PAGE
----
A public adjuster may approach a policyholder, offering to help settle an insurance claim on their behalf. A public adjuster has no relationship with your insurance company. They can charge a fee of up to 20 percent of the insurance settlement for their services. Your insurance company provides an adjuster at no charge to you. However if considering public adjusting services, use caution and be aware of your rights. Check the references and qualifications of any public adjuster. Be wary of public adjusters who go from door-to-door after a catastrophe. Once you have signed a contract with a public adjuster, be aware that the insurance company’s claims staff can no longer work with you directly to resolve the claim. Public adjusters can assist with a claim but cannot get you more money than you are entitled to under your insurance policy.
While the Claim is In Process
Insurance companies pride themselves on their claims closure rates. This can be both positive and negative for the consumer. A straightforward damage claim can be repaired and resolved quickly and a consumer’s property restored to its original condition after minimal interruption. However, this time limit may motivate an adjuster to under-estimate losses and perhaps under-pay a claim.
Adjusters will work to resolve a claim within sixty (60) days of filing to maintain industry standards. Those standards go out the window when there is a major catastrophe. Insurance companies may hire additional staff to handle the workload but the scope of the damage may still be overwhelming. At this time, patience and diligence are key tools.
After the initial inspection, your adjuster will provide a written estimate of repairs needed. Review that list carefully. Make sure it includes all of the storm damage you have noted. Feel free to obtain your own written estimate from a licensed contractor if you feel the insurance company’s estimate is not accurate. You will not be reimbursed for the cost of such directly; however, you may be able to recover the cost if or when the insurance company adjusts their figures accordingly. Remember, estimates are not set in stone; they are starting points for fair negotiation. If there are circumstances that alter the accuracy or viability of the insurance company’s estimate, be sure to communicate with your adjuster. Keep in mind, however, that the purpose of insurance is to restore the property to its insured condition, not to improve it.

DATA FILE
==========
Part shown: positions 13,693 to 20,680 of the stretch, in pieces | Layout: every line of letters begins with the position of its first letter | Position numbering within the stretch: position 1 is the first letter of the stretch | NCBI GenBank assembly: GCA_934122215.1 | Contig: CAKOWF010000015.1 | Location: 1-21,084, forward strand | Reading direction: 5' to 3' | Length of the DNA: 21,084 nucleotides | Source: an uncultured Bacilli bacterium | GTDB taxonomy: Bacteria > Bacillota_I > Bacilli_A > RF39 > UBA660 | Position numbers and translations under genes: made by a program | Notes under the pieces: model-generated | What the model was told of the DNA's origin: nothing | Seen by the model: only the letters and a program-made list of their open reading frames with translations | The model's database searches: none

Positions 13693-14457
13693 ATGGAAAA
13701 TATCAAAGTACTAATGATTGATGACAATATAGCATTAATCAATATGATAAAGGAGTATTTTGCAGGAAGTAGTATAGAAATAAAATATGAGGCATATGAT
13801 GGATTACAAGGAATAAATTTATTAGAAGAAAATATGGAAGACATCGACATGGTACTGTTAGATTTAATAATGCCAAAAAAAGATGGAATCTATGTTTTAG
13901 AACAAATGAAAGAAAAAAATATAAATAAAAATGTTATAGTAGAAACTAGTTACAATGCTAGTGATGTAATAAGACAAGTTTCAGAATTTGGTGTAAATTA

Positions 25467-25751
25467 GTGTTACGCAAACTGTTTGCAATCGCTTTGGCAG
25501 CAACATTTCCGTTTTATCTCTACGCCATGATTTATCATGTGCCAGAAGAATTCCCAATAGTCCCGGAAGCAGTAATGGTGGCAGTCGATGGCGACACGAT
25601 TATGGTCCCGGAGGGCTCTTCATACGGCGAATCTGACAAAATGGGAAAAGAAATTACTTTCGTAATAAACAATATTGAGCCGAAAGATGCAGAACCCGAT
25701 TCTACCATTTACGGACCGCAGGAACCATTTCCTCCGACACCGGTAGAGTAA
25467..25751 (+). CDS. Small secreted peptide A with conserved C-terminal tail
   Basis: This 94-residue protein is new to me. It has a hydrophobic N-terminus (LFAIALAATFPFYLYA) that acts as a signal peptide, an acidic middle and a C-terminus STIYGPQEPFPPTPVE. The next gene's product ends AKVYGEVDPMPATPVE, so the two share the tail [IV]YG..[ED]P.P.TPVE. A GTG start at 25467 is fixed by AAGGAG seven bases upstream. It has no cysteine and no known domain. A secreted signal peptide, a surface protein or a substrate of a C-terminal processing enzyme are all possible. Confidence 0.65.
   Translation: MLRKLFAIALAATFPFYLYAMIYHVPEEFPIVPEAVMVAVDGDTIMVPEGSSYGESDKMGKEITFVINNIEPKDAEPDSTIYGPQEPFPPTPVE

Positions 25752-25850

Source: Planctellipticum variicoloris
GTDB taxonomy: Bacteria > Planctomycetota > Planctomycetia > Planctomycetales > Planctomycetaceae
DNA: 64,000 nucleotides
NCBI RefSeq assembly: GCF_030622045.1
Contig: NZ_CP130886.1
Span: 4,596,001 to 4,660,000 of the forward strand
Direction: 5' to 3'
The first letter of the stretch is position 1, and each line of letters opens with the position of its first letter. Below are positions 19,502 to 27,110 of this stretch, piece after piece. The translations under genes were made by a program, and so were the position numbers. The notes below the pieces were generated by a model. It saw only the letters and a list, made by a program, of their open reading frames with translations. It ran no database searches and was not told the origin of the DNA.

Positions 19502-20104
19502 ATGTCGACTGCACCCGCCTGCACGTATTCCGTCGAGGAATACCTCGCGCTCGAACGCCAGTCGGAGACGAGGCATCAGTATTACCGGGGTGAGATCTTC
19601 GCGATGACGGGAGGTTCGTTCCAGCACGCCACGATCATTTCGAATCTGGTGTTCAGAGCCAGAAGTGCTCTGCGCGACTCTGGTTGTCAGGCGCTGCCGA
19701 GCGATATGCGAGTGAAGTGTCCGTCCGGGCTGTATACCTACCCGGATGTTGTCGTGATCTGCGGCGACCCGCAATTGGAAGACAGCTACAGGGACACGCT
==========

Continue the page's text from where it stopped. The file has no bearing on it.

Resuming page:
Once a dollar amount is agreed upon, the insurance company provides a check. It is the responsibility of the property owner to make the repairs. The insurance company will make out their payment to whomever is the named insured on the property mortgage. Do not be surprised when your check from the insurance company is also made out to your mortgage holder. They own the property too, and they have a stake in knowing that the property is restored as intended. In fact, you may need to contact your mortgage holder to find out how they would like you to hold those funds until expended. You will be responsible for paying any additional repair or improvement costs. Remain in contact with your adjuster and insurance agent while the work is in process. Make sure the insurance company is notified when all repairs are complete.
Experiencing a major tropical event is highly stressful in itself. Dealing with property damages from the storm can be just as bad. It helps to have an understanding of the insurance claims process, some of the terminology, and your consumer rights and responsibilities as you navigate the process.